Prosecutors on Friday indicted a senior officer in the Maritime Self-Defense Force on charges of passing defense secrets to a Russian military attache in Tokyo.
Lt. Cmdr. Shigehiro Hagisaki, 38, a researcher at the Defense Agency’s National Institute for Defense Studies, was charged with violating the Self-Defense Forces Law, which prohibits SDF members from divulging classified security information.
According to police, Hagisaki allegedly gave between 30 and 40 copies of classified MSDF documents to Viktor Bogatenkov, 44, on at least 10 occasions between September 1999 and August.
Police said Hagisaki had access to all the copied documents, many of which were taken from textbooks on tactics written to educate young SDF officials who are expected to take senior positions. Some of the leaked material was copied from a reference book on the future of the SDF’s communication system.
Hagisaki was wined and dined in return for handing over the classified documents, and he is also suspected of receiving about 580,000 yen in cash, police said.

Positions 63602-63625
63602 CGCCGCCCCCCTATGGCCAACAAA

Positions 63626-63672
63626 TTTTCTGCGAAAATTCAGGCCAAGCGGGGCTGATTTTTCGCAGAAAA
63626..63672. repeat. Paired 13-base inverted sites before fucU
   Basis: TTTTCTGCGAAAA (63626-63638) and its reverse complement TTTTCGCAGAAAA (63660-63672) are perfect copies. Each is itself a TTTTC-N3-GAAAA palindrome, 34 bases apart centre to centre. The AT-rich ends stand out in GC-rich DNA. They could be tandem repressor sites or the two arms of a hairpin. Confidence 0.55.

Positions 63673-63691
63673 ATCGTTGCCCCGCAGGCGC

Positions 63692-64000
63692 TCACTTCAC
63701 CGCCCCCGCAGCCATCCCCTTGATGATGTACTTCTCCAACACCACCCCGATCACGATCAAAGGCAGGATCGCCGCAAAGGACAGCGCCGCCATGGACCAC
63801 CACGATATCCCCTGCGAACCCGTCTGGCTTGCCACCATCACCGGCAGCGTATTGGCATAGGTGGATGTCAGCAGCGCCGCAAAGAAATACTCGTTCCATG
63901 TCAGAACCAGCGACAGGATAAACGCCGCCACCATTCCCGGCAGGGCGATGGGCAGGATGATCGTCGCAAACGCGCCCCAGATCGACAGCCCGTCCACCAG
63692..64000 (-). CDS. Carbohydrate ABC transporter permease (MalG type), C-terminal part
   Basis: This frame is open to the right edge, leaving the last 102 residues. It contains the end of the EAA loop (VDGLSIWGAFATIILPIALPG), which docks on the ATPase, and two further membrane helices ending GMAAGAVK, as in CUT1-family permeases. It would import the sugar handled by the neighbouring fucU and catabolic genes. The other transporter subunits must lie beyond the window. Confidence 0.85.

On the evening of Sept. 7, police officers asked Hagisaki and Bogatenkov, who were meeting at a restaurant in Tokyo’s Minato Ward, to voluntarily accompany them to a police station for questioning. Bogatenkov refused, citing diplomatic immunity, while Hagisaki complied. Bogatenkov left Japan on Sept. 9.
Ministry feels regret
The Foreign Ministry on Friday reiterated its regret over a Russian diplomat’s alleged involvement in the leaking of Japan’s defense secrets, following an indictment of a Maritime Self-Defense Force officer earlier in the day.
Kazuhiko Togo, director general of the European and Oceanian Affairs Bureau, expressed “grave regrets” for the military attache’s action to Russian Ambassador to Japan Alexandre Panov at the Foreign Ministry on Friday afternoon, ministry officials said.
“The indictment supports the fact that the Russian attache took an inappropriate action as a diplomat,” Togo was quoted as telling Panov.
Panov replied that labeling the action as “inappropriate” could not be accepted because the case’s trail has not started yet, the officials said.
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